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Tuesday, February 16, 2016

Measurement and Return on Investment

Lean Nation,

It has been a while since my last blog. Too long in fact, but I am committed to blogging more frequently in 2016.  Today's blog is on measurement and Return on Investment.  Great organizations can measure their results.  They can measure them at the local level, at the site level and the enterprise level.  And they can measure things in real time.  No waiting for month end reporting or quarterly reporting to know which way things are trending. 

Aside from real time measurement,  great organizations simply have the ability to measure things.  I firmly believe capability follows motivation. Great organizations do not accept the "computer system" can't give us that information.  they go get it.  Automated if possible, manually if not automated, and with a stop watch if necessary. "Go and See" is the best way to see if something is working.

Before I go on, let me state that measurement is critical because it is the only way we can show improvement.  If you can't measure it, you can't improve it.

Now before we get into ROI, let's review what to measure.  Measurement in an improving environment comes from one of five dimensions. Quality, Delivery, Cost, Staff Morale, and Growth.  Collectively these measures make up we call a balanced scorecard and also make up what we call the "true north" dimensions.  When waste is removed from a process, typically all five of these dimensions move simultaneously.  Done well, you can expect double digit growth in each of these measures year over year.  The following table explains the five dimensions in more detail.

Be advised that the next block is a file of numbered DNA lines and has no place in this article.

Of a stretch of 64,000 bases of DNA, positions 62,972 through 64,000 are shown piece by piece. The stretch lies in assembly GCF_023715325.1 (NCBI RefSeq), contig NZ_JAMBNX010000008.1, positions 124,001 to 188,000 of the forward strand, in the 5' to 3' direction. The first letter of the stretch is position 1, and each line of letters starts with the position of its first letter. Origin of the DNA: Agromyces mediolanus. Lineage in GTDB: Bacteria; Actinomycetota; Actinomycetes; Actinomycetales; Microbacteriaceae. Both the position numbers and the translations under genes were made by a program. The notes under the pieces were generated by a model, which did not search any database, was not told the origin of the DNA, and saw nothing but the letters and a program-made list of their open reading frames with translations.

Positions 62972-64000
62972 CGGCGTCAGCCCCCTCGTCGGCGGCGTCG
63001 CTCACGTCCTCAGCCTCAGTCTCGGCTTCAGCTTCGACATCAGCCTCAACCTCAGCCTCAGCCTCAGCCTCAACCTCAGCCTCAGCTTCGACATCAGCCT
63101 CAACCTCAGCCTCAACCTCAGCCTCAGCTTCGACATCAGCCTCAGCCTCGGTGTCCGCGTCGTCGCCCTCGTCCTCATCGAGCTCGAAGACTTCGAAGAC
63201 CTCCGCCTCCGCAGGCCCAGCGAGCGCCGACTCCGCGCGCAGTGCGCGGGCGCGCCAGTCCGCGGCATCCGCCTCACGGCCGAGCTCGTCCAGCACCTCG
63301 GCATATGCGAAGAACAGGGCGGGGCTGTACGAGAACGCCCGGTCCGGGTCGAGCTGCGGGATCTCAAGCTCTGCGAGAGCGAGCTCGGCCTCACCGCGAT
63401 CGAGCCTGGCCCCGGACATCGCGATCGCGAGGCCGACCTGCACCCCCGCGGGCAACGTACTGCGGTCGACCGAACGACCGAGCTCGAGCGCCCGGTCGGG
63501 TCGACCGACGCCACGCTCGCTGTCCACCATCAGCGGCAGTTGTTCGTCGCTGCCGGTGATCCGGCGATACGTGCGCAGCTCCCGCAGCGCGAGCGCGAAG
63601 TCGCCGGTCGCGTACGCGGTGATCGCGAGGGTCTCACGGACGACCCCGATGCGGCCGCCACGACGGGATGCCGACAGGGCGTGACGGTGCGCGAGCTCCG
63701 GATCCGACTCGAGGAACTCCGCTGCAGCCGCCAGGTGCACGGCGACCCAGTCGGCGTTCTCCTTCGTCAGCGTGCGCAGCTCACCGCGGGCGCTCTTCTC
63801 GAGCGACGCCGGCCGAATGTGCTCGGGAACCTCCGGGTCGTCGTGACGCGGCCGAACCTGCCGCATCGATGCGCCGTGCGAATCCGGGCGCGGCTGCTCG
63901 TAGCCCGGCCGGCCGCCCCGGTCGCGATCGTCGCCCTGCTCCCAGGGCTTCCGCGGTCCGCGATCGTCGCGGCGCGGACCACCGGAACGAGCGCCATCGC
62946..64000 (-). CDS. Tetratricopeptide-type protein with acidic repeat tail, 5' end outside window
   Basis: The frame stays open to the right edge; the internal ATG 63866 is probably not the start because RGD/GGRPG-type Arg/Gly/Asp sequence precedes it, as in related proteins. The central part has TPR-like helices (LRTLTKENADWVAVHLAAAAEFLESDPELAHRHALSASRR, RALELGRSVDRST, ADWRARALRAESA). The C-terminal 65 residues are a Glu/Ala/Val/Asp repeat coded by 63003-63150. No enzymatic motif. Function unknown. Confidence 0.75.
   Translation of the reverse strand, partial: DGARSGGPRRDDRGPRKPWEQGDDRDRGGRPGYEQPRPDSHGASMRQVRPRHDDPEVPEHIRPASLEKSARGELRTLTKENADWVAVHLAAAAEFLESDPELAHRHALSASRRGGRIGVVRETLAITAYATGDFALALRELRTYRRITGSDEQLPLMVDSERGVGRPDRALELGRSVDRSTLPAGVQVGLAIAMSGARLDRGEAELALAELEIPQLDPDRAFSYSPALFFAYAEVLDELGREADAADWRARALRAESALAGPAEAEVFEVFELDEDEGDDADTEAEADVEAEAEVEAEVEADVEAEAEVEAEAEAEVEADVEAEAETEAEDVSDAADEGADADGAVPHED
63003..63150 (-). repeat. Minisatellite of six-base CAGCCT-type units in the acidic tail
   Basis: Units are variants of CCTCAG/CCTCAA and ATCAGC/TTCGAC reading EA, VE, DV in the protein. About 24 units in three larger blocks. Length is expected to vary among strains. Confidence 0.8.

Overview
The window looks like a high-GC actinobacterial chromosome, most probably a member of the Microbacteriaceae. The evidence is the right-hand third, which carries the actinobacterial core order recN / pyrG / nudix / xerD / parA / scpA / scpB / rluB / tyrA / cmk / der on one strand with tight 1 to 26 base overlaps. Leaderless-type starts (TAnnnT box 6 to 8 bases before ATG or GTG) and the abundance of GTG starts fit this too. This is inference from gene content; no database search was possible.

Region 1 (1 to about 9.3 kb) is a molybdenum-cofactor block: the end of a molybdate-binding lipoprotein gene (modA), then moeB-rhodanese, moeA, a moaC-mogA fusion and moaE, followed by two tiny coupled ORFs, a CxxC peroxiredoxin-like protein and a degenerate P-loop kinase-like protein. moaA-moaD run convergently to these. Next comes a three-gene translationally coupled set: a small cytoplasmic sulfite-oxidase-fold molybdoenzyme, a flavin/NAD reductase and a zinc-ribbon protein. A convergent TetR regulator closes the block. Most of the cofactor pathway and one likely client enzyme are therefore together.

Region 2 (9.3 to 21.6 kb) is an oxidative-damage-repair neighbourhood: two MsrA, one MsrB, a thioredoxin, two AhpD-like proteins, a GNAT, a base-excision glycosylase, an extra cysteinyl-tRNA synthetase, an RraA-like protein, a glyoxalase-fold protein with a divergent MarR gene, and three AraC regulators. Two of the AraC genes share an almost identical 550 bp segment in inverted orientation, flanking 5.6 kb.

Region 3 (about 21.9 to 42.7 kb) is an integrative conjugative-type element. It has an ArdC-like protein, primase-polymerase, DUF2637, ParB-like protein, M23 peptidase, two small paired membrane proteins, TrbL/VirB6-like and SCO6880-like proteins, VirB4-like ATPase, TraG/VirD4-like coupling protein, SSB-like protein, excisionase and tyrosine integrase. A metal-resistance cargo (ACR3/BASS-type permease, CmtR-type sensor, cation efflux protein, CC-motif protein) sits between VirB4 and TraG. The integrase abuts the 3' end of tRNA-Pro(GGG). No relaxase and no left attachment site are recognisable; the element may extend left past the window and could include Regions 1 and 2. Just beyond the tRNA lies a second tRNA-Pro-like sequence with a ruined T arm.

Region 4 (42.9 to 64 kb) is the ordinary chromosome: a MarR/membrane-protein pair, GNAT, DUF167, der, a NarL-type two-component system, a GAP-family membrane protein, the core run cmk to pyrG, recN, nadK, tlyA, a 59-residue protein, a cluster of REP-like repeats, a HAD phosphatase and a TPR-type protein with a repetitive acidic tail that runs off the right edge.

True North Category
True North Measure Definition
Staff morale or staff engagement
Defects per unit of service or process outcomes related to meeting the customer’s requirements
Lead time for goods and services from customer need identified to customer need met expressed in time (minutes/hours/days)
Hours or $ consumed per unit of service. Typically a measure of productivity
Increases in revenues or volumes
Now during the course of improvement, we want to ensure we have a good return on investment.  A well done lean management system will deliver an ROI of 3 or 4 to one on an annual basis.

Be cautious, however, as every A3 and every project will not return hard dollars. Nor should it.  But the collective of your improvement efforts should return 3 or 4 to one annually.  One of the biggest mistakes organizations make is expecting every single project to return hard dollars. This neglects the dozens of important pieces of work that return soft dollars, improve the customer experience, improve staff morale, make the workplace safer, and change the culture of the organization. 

One of the techniques I like to employ is running a multiple team kaizen event.  In this circumstance, one of the teams should have a hard dollar savings. This in effect funds the other teams.  The balance of the teams can attack a variety of different wastes, but may or may not have a hard dollar savings. 

Lean Blessings,


President and Sensei
Breakthrough Horizons LTD 


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